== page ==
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Aug 19,2002

chess chess

Kasparov – Kramnik (m/3) [C67]

1. e4 e5 2. Nf3 Nc6 3. Bb5 Nf6 4. O-O Nxe4

Vladimir Kramnik chose the Berlin System of the Ruy Lopez again, like in the first game.

5. d4 Nd6 6. Bxc6 dxc6 7. dxe5 Nf5 8. Qxd8+ Kxd8 9. Nc3 Bd7 10. b3 h6 11. Bb2 Kc8 12. Rad1

Kasparov refused to repeat the development of the first game where after 12. h3 b6 13. Rad1 Ne7 14. Ne2 Ng6 Black rearranged his pieces successfully.

12... b6

A reinforcement. In our annotation of the first round we mentioned the game Shirov - Krasenkow (Polanica Zdroj, 2000) where White gained an advantage after 12... a5 13. h3 b6 14. a4 Bb4 15. Ne2 Re8 16. Nf4 g6 17. g4 Ng7 18. Rd3 Ne6 19. Nxe6 Bxe6 20. Nd4.

13. Ne2 c5 14. c4 Bc6 15. Nf4 Kb7

An important moment. Black did not venture on the position to appear after 15... Bxf3 16. gxf3 Be7. Black’s strong knight on f5 and the possibility of subsequent simplifications on the d-file gave him chances for an equalisation. Probably V. Kramnik did not want to encounter 17. e6!?, as then both after 17… Bg5 and after 17… Bd6 White had an intermediate 18. Rd5, leading to complications.

16. Nd5 Ne7 17. Rfe1 Rg8!

Black fortifies the g7-pawn and removes his rook beyond the reach of the Knight-rays of White’s bishop. Black’s natural wish to get rid of White’s strong knight on d5 with 17... Rd8 could have been followed with a tactical blow 18. e6! fxe6 (if 18... f6, then 19. b4, with the use of the circumstance that the white knight is safe on d5) 19. Ne5! Be8 (otherwise 20. Nf7) 20. Nf4, and white pieces became pretty active in the centre of the board.

18. Nf4!

The manoeuvres of the white knight have certain outcome. Black has to oppose something to the threat of e5-e6.

18… g5

Now there’s no 18... Bxf3 19. gxf3, as then Black would have to defend against two threats at once: 20. Rd7 or 20. e6.

19. Nh5 Rg6

Black’s rook is dreaming about a convenient stand on e6.

20. Nf6 Bg7

The exchange 20... Bxf3 21. gxf3 is again unacceptable for Black because of the threats of 22. Rd7 and 22. e6.

21. Rd3

21… Bxf3!?

One of crucial moments of the game. Vladimir Kramnik decided to part wit his two bishops to simplify the position. In case of 21... Ng8 Black had to reckon with 22. Nd5 with the idea to play b3-b4, and in case of 21... Bxf6 22. exf6 he had to agree to the plain 22… Ng8, and, though the aggressive gave nothing to White because of 23… Rxf6 24. Nxc6 Rxc6 25. Rd7 f6, any neutral move, e. g. 23. Kf1, accentuated the shortcomings of Black’s position as he had no 23... Nxf6? because of 24. Ne5. So, with the move in the game Vladimir Kramnik wanted to arrange a better stand on c6 for his knight.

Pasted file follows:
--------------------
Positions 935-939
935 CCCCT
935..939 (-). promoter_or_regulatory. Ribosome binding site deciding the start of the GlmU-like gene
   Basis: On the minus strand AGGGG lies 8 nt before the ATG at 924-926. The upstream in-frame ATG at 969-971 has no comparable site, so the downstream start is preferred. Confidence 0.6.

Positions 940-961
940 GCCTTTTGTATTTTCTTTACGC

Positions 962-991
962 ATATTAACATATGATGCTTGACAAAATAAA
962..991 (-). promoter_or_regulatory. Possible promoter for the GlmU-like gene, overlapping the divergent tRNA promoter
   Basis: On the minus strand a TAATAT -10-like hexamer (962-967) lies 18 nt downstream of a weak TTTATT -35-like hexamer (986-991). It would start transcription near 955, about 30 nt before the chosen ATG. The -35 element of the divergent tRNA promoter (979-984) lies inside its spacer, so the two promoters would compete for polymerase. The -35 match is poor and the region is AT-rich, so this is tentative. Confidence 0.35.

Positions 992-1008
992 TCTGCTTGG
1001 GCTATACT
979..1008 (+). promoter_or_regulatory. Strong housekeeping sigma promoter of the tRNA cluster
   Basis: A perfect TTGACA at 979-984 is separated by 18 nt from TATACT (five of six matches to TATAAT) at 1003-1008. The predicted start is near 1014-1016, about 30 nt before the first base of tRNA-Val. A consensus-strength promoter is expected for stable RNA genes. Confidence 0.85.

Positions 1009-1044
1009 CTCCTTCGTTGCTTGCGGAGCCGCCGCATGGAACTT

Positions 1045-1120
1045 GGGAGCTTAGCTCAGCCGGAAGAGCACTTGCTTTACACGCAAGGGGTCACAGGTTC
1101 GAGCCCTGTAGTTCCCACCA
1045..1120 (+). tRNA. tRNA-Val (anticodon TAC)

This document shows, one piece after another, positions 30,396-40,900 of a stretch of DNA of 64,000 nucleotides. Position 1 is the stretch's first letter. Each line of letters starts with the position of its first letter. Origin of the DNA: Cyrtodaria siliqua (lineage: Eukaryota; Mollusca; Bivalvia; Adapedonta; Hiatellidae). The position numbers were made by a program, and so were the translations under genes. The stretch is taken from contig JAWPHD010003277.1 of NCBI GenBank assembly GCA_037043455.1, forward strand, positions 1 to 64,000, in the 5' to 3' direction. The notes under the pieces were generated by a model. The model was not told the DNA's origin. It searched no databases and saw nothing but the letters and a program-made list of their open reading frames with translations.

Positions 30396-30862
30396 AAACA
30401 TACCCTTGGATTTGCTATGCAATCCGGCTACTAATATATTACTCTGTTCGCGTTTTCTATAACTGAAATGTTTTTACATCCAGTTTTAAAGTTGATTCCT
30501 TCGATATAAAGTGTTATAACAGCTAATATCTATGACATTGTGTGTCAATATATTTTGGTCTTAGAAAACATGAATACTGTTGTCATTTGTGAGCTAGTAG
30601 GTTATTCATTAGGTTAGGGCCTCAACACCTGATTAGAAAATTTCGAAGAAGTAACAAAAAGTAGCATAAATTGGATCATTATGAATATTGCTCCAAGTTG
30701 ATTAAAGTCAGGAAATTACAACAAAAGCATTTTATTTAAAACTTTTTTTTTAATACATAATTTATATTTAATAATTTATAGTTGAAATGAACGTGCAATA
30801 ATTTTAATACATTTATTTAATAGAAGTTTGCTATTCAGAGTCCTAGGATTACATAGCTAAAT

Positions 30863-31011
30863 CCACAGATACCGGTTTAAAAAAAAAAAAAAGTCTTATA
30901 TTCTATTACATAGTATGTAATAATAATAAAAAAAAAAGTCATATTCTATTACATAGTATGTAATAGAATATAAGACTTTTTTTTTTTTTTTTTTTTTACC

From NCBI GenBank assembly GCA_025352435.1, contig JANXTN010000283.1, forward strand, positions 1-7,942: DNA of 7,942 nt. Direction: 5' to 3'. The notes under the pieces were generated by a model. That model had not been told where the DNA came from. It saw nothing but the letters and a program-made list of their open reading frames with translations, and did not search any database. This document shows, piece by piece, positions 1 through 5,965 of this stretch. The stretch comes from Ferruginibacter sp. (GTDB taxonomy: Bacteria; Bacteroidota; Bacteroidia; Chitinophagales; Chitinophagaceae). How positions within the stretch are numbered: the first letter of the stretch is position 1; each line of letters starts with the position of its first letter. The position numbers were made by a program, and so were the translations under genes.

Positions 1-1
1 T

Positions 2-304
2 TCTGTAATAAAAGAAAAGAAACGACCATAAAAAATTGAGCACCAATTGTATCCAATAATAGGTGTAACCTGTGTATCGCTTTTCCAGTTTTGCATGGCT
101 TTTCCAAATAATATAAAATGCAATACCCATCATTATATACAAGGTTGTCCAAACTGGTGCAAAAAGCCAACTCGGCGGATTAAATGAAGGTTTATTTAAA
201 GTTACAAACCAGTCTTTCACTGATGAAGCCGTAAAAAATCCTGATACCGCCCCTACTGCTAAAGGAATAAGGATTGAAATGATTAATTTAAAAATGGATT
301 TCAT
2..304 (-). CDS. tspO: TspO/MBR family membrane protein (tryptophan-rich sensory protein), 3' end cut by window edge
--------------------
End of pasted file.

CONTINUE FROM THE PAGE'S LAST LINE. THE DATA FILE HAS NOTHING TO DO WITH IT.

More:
22. Rxf3 Bxf6

A necessary exchange. After 22... Nc6 23. Nh5 Black’s problems grew.

23. exf6 Nc6 24. Rd3 Rf8 25. Re4 Kc8 26. f4!

White wants to open up files for his active major pieces. If the position gets simplified with the same pawn structure, then the far advanced white pawn on f6 will become an evident weak point.

26… gxf4

A questionable decision. Many players would have preferred 26... Nd4 27. fxg5 hxg5 28. Bxd4 cxd4 29. Rdxd4 Rxf6, and, though in this rook endgame White still has some winning chances, connected first of all with the creating of a remote passed pawn on the h-file with g2-g3 and h2-h4, a draw is quite possible after an exchange of two rooks.

27. Rxf4 Re8 28. Bc3 Re2 29. Rf2 Re4 30. Rh3 a5!

Black looks for counterchances on the queenside. Well, that’s very appropriately.

31. Rh5

White has to let the Black’s a-pawn advance. In case of a standard 31. a4 to be followed with 31… Nd4 32. Bd2 Kd7 the weakness of the b3-pawn did not allow White to annihilate the black h6-pawn.

31... a4 32. bxa4 Rxc4 33. Bd2 Rxa4 34. Rxh6 Rg8?!

Well, this move cannot be approved. Black refused to trade his passive rook for his opponent’s active rook and, besides, just wasted time. After 34... Rxh6 35. Bxh6 Kd7 the position was rather strained, but the general balance was still maintained.

35. Rh7 Rxa2

The move 35... Nd8 looked too passive, and the passed h-pawn could have become very strong.

36. Rxf7 Ne5 37. Rg7 Rf8

38. h3?!

A mistake. It’s hard to say how much better White’s chances would have been after 38. h4, but there’s no doubt that this move was stronger than the move in the game.

38... c4 39. Re7 Nd3!

Beginning a series of forced simplifications.

40. f7 Nxf2 41. Re8+ Kd7 42. Rxf8 Ke7 43. Rc8

If 43. Rd8 Kxf7 44. Kxf2, then Black has 44… c3.

43... Kxf7 44. Rxc7+ Ke6 45. Be3 Nd1 46. Bxb6 c3 47. h4

After 47. Kh2!? c2 48. h4 Rb2 the only retreat for the bishop – if White was going to win – was to g1 (otherwise Black had play with distracting and blocking manoeuvres which allowed him to face his future bravely), but after 49. Bg1 Kf5 the activity of Black’s pieces was enough to keep the balance.

47... Ra6!

Now a draw is unavoidable.

48. Bd4

In case of 48. Bf2 there was 48… Ra1.

48… Ra4 49. Bxc3 Nxc3 50. Rxc3 Rxh4

Despite the extra pawn, the rook endgame is a sure draw. The rest moves were a mere formality.

51. Rf3 Rh5 52. Kf2 Rg5 53. Rf8 Ke5 1/2-1/2 Draw.

"He who fears an isolated queen's pawn should give up chess". Siegbert Tarrasch

"The most powerful weapon in chess is to have the next move"! David Bronstein.

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